Human Services and Education Cluster Career Day
Thursday, October 8, 9:00 am - 11:00 am
Frequently Asked Questions
What are some things you do on a day-to-day basis in your jobs?
The types of things service professionals do on a day-to-day basis in their jobs really depends on the type of job one holds. Some individuals spend most of their time processing paperwork in the form of documenting cases, writing reports, or providing information about clients or situations to other agencies. Others are in jobs that are primarily meetings or one-on-one or group sessions with clients. On occasion, professionals might appear in court to provide testimony or in the support of clients or others in need. Sometimes professionals visit homes to do family or individual assessments.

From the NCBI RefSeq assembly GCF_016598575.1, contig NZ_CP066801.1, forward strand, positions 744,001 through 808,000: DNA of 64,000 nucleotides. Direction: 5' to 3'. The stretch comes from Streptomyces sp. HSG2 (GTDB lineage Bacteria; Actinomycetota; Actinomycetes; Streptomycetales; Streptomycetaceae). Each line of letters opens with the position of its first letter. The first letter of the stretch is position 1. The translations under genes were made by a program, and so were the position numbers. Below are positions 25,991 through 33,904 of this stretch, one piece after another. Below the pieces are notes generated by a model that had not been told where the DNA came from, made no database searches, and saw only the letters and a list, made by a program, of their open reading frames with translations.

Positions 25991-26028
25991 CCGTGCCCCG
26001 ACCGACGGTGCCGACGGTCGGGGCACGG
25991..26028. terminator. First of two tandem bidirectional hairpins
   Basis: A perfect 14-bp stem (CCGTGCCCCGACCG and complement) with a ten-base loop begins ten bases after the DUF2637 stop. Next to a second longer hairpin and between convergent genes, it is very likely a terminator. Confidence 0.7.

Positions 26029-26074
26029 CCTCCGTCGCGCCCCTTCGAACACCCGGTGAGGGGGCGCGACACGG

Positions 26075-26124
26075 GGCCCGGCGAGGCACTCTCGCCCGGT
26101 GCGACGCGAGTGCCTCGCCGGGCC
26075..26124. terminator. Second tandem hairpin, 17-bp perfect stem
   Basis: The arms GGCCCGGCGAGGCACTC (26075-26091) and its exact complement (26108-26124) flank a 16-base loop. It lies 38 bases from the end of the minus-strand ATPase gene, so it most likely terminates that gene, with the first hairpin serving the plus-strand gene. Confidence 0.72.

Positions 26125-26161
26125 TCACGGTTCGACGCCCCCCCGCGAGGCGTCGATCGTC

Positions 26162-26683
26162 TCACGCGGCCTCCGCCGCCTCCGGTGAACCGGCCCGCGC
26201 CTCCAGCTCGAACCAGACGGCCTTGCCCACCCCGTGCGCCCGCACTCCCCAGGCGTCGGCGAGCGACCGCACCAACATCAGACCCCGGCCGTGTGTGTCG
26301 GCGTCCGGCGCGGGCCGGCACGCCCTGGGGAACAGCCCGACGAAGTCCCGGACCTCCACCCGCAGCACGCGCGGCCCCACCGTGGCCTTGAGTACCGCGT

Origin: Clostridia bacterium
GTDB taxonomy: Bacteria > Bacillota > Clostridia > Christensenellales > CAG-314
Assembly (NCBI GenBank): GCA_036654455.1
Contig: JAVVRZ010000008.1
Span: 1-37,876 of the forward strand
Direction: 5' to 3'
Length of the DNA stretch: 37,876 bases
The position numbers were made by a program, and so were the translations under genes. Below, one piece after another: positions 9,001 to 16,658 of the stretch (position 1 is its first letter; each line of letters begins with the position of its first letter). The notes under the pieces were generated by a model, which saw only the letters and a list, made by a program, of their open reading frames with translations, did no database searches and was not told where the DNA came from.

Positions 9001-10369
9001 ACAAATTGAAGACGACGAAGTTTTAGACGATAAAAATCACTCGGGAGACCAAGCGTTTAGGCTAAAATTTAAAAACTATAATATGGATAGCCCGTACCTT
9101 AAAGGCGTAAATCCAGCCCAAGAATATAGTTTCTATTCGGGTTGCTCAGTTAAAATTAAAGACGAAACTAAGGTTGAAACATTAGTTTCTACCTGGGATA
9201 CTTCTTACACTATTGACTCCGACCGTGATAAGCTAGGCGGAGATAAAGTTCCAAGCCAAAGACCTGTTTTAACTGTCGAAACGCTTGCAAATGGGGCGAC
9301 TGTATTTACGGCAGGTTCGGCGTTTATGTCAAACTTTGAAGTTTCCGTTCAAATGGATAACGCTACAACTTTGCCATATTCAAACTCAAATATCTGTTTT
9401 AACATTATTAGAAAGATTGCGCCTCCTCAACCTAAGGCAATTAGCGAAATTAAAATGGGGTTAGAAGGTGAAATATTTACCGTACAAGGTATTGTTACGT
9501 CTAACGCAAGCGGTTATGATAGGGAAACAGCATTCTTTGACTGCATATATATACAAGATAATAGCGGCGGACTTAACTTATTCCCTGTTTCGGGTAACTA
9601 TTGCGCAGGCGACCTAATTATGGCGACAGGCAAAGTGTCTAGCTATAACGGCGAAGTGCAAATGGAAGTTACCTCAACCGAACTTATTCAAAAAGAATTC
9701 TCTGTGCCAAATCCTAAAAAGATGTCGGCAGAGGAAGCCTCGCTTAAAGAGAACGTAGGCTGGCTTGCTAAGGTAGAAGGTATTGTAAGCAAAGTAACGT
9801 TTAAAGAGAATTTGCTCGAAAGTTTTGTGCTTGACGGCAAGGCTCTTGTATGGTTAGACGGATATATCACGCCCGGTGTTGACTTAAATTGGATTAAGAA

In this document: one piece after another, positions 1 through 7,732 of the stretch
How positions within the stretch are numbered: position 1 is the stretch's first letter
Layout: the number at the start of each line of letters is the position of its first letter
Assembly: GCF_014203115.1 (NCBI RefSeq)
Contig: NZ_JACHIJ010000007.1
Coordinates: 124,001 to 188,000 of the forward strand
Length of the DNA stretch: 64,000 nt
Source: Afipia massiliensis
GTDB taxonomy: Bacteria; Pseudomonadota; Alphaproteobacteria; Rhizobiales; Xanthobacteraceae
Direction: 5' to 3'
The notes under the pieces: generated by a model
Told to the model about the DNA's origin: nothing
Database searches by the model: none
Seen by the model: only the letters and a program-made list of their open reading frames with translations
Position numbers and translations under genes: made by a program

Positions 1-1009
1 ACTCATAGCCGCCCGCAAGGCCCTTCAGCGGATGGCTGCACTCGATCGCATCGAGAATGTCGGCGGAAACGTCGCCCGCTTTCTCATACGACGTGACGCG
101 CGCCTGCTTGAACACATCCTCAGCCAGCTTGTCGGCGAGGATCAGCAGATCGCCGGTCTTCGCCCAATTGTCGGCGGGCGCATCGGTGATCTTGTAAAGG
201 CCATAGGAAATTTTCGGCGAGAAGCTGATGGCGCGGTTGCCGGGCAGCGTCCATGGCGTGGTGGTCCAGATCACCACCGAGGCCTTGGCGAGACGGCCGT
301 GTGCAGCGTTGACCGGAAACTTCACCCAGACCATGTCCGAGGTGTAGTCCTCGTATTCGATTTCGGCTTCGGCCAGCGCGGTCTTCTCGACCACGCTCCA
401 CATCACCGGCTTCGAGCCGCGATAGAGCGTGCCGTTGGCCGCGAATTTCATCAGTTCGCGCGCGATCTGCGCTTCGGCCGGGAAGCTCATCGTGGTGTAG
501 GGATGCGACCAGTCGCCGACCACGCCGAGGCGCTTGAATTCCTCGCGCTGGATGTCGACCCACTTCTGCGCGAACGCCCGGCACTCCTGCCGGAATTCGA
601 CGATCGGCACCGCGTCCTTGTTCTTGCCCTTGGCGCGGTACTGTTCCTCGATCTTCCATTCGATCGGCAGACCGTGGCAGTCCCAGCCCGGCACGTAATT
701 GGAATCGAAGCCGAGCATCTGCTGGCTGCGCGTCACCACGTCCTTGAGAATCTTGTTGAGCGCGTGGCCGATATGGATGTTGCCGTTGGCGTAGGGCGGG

Is Behavioral Science a good major to go in before law?
Behavioral Science is a good major for any professional occupation for which one needs to understand and interpret human behavior or human relationships.
How hard or easy is it to find a job in social work after graduation?
Jobs are often tied to the geographic region in which people reside. Currently there is a need for additional social workers, but there may be a difference in the number of agencies available to provide social services in rural areas versus urban areas. There are many good sources that provide actual numbers. Department of Labor presents the following:
- Social Service Assistants (Family Support Worker, Home-based Assistant, Social Work Associate, Caseworker, Social Services Assistant, Community Coordinator, Outreach Specialist)—high school to AA degree; job outlooks from 2016-2026 at 17% growth (“much faster than average”) and the median pay $27, 380 in NE & $33,750 in the US.